The FDA and the Department of Defense and BioPort all say the vaccine is safe. A vocal group of current and former military personnel, doctors and members of Congress claims it is not. Three lawsuits challenging the vaccine are now in federal court.

To the emergency room

Brown knew nothing of the controversy on Friday, Feb. 27, when he got the fourth in a series of six anthrax shots.He rarely got sick, not even a cold. He didn’t drink. He didn’t smoke. He stood 5 feet 11 1/2 inches and weighed 207 pounds, but so much was muscle, he looked lean.

The day after the fourth anthrax shot, Saturday morning, he played basketball at the gym as usual but quickly tired. He went to the emergency room that night, he said, and a military doctor diagnosed a gastrointestinal infection.

By Sunday, he felt as if his body was filling up with fluid. The muscles in his neck throbbed and bulged. He had trouble breathing. Back at the emergency room that night, he said, a doctor again diagnosed gastrointestinal infection.

Something else is happening, Brown remembers saying. I can’t breathe.

He said his wife, Ebony, insisted on X-rays. “When they looked at the X-rays,” Brown recalled, “the doctor got this look on his face. I knew something was terribly wrong.”

Brown said his heart was so enlarged, it had almost stopped pumping. He now takes medication to keep it beating until a transplant becomes available. He has dropped to 151 pounds, and walking only a few feet exhausts him. Friday, he was medically retired from the Air Force.

Before he got sick, Brown sometimes worked two jobs to provide for Ebony and their four children, ages 5 to 12. Now Ebony works and the children help care for him, and that’s been a tough transition.

“I wish we had done our homework before Lavester got in line (for the vaccine),” Ebony said. “We trusted the military.”

Mandatory shots

Until recently, anthrax had been considered primarily a livestock disease. People can be infected in three ways—through skin contact, by eating infected meat or by breathing airborne spores—but it’s rare.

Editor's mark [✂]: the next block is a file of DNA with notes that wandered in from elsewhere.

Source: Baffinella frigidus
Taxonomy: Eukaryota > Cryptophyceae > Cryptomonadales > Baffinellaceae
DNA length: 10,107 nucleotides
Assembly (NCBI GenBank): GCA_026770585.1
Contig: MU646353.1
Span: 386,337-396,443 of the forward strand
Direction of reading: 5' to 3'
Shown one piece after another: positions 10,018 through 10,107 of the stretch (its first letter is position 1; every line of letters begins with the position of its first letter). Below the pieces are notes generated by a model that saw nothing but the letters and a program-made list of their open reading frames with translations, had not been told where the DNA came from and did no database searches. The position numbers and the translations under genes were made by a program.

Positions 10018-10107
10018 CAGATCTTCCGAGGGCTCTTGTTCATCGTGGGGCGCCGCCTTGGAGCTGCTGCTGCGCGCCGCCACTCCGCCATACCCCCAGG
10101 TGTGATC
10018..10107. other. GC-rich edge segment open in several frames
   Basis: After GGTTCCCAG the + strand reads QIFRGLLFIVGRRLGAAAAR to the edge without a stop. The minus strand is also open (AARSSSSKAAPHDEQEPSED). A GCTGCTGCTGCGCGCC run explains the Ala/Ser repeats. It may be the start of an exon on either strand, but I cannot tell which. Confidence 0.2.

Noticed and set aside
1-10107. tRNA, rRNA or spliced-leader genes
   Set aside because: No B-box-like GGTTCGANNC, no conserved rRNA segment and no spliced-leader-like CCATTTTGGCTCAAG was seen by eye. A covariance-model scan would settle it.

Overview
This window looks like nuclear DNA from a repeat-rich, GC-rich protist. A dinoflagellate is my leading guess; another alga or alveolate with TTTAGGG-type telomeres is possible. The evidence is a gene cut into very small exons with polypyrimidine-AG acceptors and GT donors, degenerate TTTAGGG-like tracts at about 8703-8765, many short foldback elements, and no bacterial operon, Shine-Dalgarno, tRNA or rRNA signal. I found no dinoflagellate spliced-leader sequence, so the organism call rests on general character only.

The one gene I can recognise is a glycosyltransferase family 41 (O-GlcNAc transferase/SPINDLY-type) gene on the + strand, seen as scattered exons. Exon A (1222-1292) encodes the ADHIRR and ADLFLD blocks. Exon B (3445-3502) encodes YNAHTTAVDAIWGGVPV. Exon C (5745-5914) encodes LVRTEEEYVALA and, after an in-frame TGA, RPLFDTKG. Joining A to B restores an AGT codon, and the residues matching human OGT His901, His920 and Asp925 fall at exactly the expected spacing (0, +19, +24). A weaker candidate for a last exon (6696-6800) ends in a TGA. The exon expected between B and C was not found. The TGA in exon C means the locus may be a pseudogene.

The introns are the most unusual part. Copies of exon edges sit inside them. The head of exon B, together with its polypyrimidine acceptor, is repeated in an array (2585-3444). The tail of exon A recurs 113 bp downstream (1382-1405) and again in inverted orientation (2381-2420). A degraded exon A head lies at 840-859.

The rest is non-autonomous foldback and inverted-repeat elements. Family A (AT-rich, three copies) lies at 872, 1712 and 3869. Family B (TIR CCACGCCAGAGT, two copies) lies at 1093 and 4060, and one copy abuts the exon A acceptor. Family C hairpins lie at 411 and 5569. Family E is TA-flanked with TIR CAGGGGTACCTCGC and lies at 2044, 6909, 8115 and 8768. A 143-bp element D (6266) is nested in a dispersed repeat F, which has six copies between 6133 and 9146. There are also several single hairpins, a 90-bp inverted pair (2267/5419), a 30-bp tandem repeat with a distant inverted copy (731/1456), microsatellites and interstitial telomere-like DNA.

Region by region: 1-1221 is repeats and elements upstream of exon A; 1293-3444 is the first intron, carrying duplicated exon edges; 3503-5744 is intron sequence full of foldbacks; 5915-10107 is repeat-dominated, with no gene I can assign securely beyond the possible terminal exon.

The military became convinced that Iraq had developed biological weapons, including anthrax, and might pack its Scud missiles with the deadly bacteria. Nearly everyone who inhales anthrax dies if not treated.

In 1998, the Defense Department made vaccinations mandatory.

Since then, about 1.2 million military personnel have received the vaccine, six doses over 18 months, followed by yearly boosters. (Several hundred thousand, a Pentagon spokesman said, got the vaccine during the 1991 Persian Gulf War.)

Out of 4.7 million doses given since 1998, the government says it has received 3,817 reports of adverse reactions, from headache, fatigue and fever to cancer, cardiac arrest and autoimmune diseases. The reaction rate, the government says, is about the same as for other adult vaccinations.

Studies have reached conflicting conclusions.

The Pentagon cites a 2002 report by the Institute of Medicine, a private, nonprofit scientific group, that said a better vaccine is needed, but that the current vaccine is “acceptably safe and effective.”

Other studies link the anthrax vaccine to Gulf War illness, a medically unexplained fatigue suffered by veterans of the first Gulf War. One study found more adverse reactions to the anthrax vaccine than to other vaccines, and urged doctors to report all reactions so the scope of the problem could be determined.

Many cases, critics say, still go unreported.

Dead at 29

Christine Nilson, who lives in Wilmington, hadn’t heard about the controversy over the anthrax vaccine until after her husband, Erik, died. Now she’s convinced it killed him.

Erik Nilson flew CH-46 helicopters for the Marine Corps and was vaccinated twice, before two separate six-month deployments to the Mediterranean.

Soon after he came home for the second time, in October 2001, Christine noticed the whites of his eyes had yellowed. Doctors at Walter Reed Army Medical Center in Washington discovered bile duct cancer, a slow-moving, usually fatal cancer that most often attacks people over 60.

Nilson was 29 and had a 2-year-old son, Luke.

He was, Christine said, “a man’s man,” who loved hunting, fishing and the Marines. He had had a rough childhood, she said, and often told her he wanted nothing more than to be a good father.

Six months after the cancer was discovered, Erik Nilson died.

Christine Nilson said no one from the military ever mentioned a possible connection with the anthrax vaccine. The national Vaccine Adverse Events Reporting System has no record of Nilson’s death.

But the more Christine Nilson read, the more she believed there was a connection.

“There is,” she said, “no other explanation for it.”

Rapid-acting diseases

Other service members have died of rapid-acting diseases after getting the vaccine, including Army cook Sandra Larson of Kansas. Four weeks after her sixth anthrax shot, she was diagnosed with aplastic anemia, a rare disorder resulting from failure of bone marrow to produce blood cells.

She died two months later. She was 32.

The package insert on the vaccine, approved by the FDA in 2002, cites her death and the deaths of five other vaccinated military members. But a panel of civilian doctors concluded that none of the deaths was related to the vaccine.